The Utah Jazz have earned a top-five offense this season on the strength of one of the most prolific 3-point attacks in the league.
Multiple dribble penetrators and the gravity of a Rudy Gobert rim run collapse all types of defenses, allowing Utah to find open shooters across the perimeter. They’re #1 in 3-point attempts and third in percentage, a large reason they sit with the league’s top record more than halfway through the season.
In trying to earn a second consecutive victory, the Boston Celtics didn’t exactly lock Utah out of the 3-point line through the first three quarters of their matchup on Tuesday night. The Jazz made 12 of their 28 attempts during that stretch, a potent 42.8 percent clip. But Boston had spurts of defensive excellence, specifically to begin each half, that allowed them to enter the final frame up by two points.
Utah was a combined 6-of-16 from beyond in the arc in the first and third quarters. Even the best shooting teams will miss shots they should make, but Boston did its part by keeping their opponent from the inside-out preference that has burned countless other teams.
They would turn a corner or begin dribbling towards the basket, but the Jazz couldn’t quite penetrate the teeth of the defense, allowing Boston’s defenders to avoid having to make multiple efforts to stay closer to shooters.
Wins have been more difficult to come by for the Celtics than expected. One over a Western Conference elite would be a quality one to put in that column, especially to avenge their previous loss to Utah on February 9th.
But then the fourth quarter came around and the script of Boston’s quality 3-point defense was flipped on its head.
That dribble penetration the Celtics had stymied earlier in the game? It evaporated within the first minute of the fourth. A simple Joe Ingles/Rudy Gobert pick-and-roll set off the type of chain reaction Utah, which is tied for third in secondary assists per game, thrives on.
The Jazz made seven of their 15 attempts over the final 12 minutes of action. They hit four within the first five minutes of the quarter to turn a two-point deficit into a nine-point lead, riding it out to a victory.
“They’re one of the best I’ve seen at making the right decision every time,” Brad Stevens said in his postgame presser. “As good as I’ve seen in the NBA in my time as far as a team goes at making that right decision.”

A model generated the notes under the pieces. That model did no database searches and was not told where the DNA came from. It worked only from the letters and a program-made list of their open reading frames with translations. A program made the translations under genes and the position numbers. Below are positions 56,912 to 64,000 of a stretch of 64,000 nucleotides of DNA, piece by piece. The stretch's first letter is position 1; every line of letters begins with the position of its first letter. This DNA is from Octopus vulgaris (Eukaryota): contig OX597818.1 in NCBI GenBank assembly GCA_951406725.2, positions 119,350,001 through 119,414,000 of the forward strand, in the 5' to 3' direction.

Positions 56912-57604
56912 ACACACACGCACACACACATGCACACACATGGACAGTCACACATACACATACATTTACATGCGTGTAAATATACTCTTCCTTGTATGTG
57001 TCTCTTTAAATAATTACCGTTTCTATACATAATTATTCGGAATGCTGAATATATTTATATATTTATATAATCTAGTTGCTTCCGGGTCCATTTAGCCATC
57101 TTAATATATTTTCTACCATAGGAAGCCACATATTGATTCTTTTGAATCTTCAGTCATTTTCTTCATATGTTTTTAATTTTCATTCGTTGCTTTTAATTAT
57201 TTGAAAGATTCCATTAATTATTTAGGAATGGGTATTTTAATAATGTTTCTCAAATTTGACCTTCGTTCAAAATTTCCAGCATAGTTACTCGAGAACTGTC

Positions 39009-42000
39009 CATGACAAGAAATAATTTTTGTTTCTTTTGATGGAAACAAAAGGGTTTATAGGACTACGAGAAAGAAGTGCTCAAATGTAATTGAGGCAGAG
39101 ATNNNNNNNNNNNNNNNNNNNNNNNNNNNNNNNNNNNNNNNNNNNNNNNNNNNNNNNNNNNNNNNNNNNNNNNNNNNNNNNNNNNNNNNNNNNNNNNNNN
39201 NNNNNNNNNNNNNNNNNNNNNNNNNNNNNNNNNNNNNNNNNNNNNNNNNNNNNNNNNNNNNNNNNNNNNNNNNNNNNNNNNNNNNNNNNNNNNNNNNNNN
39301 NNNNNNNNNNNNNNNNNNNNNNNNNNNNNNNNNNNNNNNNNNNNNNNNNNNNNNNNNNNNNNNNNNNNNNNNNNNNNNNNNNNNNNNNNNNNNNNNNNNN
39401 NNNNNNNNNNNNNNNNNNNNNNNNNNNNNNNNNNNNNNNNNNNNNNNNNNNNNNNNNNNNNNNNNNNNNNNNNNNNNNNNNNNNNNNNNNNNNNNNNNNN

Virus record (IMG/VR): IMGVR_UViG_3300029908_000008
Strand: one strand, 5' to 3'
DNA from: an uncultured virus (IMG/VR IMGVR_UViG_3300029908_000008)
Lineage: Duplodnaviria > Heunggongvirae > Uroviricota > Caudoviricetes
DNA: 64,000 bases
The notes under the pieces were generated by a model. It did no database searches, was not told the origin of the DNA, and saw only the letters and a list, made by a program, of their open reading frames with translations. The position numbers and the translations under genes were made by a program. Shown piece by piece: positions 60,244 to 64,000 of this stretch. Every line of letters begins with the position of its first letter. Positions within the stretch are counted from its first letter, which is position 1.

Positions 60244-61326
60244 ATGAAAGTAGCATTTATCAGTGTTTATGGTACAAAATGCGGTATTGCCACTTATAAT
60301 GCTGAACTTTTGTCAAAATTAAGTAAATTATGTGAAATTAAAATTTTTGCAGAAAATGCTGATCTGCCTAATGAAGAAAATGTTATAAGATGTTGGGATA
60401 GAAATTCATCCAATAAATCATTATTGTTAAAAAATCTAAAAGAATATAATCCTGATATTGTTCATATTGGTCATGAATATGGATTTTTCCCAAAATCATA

“They have a lot of guys that make that quick read. And then they’re spaced so well.”
One of the more notable changes in Boston’s defensive strategy came in how it defended the pick-and-roll. The Jazz attempt the second-most pull-up 3-pointers in the league and convert them at a league-best clip. Earlier in the game, Celtics big men stood closer to the point of the screen to take away that look.
That defensive principle applied especially to Donovan Mitchell, one of the more high-volume pull-up shooters from beyond the arc. Boston defended Mitchell’s first attempt of the game by ensuring a hand — in this case belonging to Kemba Walker — was in his face, contributing to the missed shot.
But Mitchell finished the game an efficient 3-of-5 on threes, with all of his makes coming in a similar fashion. The All-Star guard would come off the screen and there wasn’t a defender there to meet him.
Boston paid a price for that lack of discipline when it needed to lock in the most. With under four minutes remaining and the Jazz up by one, Mitchell used a subtle re-screen from Gobert set closer to halfcourt to dribble into a 3-pointer that made it a two-possession game.
And then with a little more than a minute remaining in a 3-point game, Mitchell executed a similar play, getting to the top of the key before rising up. Only this time, his make put the game firmly out of Boston’s reach. As Marcus Smart was challenged with dipping around another Gobert screen, Robert Williams III could be found just inside the free throw line.
A harder hedge seemed like the appropriate coverage, but Stevens also criticized the point-of-attack defenders who, in his view, didn’t fight over screens hard enough, thereby putting the bigs in a compromising situation.
“You’re gonna have moments where they make tough shots,” Stevens said. “But we had too many moments where we hit screens at the top of the key and they made us pay. And we ended up going under a screen when we need to chase and challenge. We end up not getting high enough on their hip and chasing and making it as difficult as possible.”
While the Jazz spent the fourth quarter reigniting their top-shelf offense, Boston only fell behind because its season-long fourth quarter woes came alive once again.
The Celtics were just 3-of-9 on threes and attempted two free throws in the final frame, missing one. Utah’s sparkling 3-point efficiency was complimented with 11 makes from the free throw line on 11 attempts, allowing them to hang 40 on their opponent and outscore them by 10.
“There’s a reason why the rest of us don’t have their record,” Stevens said. “That’s the reality of it. We don’t make people pay as much as they make everyone else pay.”